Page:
Review: Tetrisphere (15 hours, Nintendo 64)

My sister didn’t play many video games when we were kids, but she got hooked on two. One was The Sims, a game about living a fictitious life of someone else, and also decorating and budgeting for improvements to that person’s house. The other game she got hooked to is Tetrisphere, which isn’t like The Sims at all. Tetrisphere was going to be released on the Atari Jaguar, but the failure of the Jaguar led to the developers H2O Entertainment to port the game to the Nintendo 64. The game uses the same block shapes used in Tetris, but a sphere will only ever have two of those shapes at a time. It is a fun time sink, and there is some strategy, because there is a small speed-run community out there.

The game is a sphere of two shapes from Tetris, and you are trying to clear those blocks and reach the core of the sphere. You clear blocks by using the shape given to you (as your cursor, resembling a shadow) to clear one of the two shapes. Some, but not all, adjacent shapes will get cleared as well, helping you reach the core faster,. You can pick up blocks and move them to a better location to get a better combo. Just beware, missing the exact selection of a shape costs you a heart. There are three hearts, and losing all of them ends the level.

Quiet unexpected is the music. It’s pretty darn good. It has an electronic/techno sound to it, and it will stick with you after a long play session. The graphics are serviceable. You don’t need especially great graphics to display the puzzle. It’s nice to think there could be an Ultra HD remake to Tetrisphere or a sequel, but I see a couple of problems. One is that Nintendo might have some part of the rights after the Jaguar version fell through. They probably have no desire to sell Tetrisphere right now, because it’s not a bestseller for them like Super Smash Bros. Ultimate and Dragolia Lost. Also, H2O Entertainment, as far as I can tell, does not exist anymore. The last game they made was in 2001. There’s a new H2O Entertainment, but it doesn’t look like the same people.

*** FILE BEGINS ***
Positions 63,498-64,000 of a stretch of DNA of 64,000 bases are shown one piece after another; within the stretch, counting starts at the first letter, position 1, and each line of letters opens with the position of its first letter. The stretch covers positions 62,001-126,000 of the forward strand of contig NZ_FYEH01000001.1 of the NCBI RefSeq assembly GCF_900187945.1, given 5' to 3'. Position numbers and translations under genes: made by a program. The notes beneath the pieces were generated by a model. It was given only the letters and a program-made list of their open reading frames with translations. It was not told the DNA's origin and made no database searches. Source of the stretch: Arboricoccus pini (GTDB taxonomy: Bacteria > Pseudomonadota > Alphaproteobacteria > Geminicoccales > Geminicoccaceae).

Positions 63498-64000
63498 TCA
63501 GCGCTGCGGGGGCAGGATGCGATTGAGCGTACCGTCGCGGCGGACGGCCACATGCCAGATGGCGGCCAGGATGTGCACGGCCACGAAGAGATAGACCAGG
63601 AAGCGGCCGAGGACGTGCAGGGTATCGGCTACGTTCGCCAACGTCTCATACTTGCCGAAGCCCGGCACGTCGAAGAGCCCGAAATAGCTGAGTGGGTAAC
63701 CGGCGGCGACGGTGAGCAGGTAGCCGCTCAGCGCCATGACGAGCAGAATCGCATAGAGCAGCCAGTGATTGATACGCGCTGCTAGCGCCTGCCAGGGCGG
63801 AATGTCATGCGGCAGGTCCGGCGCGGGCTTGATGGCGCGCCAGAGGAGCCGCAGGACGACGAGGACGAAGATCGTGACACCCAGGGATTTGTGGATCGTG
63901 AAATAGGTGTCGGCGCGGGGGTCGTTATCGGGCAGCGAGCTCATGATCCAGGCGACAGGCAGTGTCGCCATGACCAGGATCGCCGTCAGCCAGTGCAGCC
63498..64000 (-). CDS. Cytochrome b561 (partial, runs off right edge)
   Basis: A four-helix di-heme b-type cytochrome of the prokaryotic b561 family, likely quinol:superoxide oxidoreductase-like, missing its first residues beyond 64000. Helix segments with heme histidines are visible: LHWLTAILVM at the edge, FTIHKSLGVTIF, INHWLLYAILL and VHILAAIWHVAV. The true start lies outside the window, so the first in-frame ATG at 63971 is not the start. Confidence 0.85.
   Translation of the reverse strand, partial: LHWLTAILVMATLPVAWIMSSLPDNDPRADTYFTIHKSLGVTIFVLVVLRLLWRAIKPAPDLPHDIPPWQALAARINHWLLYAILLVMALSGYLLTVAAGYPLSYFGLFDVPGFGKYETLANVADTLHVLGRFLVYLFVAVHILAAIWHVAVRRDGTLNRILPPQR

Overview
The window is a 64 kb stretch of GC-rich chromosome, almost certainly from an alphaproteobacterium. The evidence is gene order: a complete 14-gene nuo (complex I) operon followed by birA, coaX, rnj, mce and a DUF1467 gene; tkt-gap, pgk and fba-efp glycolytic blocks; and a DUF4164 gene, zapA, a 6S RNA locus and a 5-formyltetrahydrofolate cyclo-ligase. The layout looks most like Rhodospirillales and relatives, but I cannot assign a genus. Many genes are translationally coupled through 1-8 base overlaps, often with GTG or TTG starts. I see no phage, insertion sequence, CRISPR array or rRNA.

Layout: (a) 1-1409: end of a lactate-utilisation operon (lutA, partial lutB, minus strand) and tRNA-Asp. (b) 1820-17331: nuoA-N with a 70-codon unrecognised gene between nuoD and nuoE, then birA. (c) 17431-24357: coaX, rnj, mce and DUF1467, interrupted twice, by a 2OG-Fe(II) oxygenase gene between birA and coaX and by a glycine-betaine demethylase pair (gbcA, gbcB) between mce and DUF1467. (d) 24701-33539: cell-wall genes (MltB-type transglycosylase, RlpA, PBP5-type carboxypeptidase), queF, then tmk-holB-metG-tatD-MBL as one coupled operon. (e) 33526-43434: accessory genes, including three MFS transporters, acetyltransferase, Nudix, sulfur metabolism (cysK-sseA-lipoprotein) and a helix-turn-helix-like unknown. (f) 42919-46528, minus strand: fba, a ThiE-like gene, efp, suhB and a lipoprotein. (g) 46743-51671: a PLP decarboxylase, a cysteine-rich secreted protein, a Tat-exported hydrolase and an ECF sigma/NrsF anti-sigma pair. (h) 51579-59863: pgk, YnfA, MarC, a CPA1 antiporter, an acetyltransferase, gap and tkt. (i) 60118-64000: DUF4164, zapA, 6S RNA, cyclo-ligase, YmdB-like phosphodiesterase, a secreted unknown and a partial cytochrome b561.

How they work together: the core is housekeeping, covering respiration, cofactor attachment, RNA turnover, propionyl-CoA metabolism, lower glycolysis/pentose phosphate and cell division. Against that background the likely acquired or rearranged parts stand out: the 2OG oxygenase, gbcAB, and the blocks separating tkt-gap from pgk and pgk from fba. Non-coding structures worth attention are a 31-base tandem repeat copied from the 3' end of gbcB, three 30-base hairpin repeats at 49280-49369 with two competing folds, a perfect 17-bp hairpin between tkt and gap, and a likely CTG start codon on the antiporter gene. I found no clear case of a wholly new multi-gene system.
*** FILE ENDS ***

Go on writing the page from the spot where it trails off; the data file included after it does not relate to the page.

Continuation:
The game has over 300 levels. There’s a gimmick in that the game gives you a weapon to destroy part of the sphere. You get one for scoring points, and if you wait, you’ll get an upgrade. There are six weapons in all, ending in the “Ray Gun,” which can shoot right to the core. There are a number of modes, and I think “Rescue” is the most fun, where you’re reaching the core to help a robot trapped in the center get out. The second best mode is “Puzzle,” where you’re limited to a number of moves, and must clear the sphere. The “Time Trial” is what it sounds like, and you can play a “Vs.” mode against the computer or a friend.

Puzzle games aren’t what they used to be. A game like Tetrisphere could sit next to any Nintendo 64 game at the time on the store shelf, like GoldenEye 007, and both would be “full-price.” Now it seems puzzle games are very happy in the Windows 10 Store, and the puzzle titles I don’t like (particularly on the Android operating system) charge “micro-transactions,” which can add up to a huge amount of money. This is from when a puzzle game really had to live up to sitting on the same shelf as the competition. Four stars for originality, and one star removed because it is novel but not perfect.



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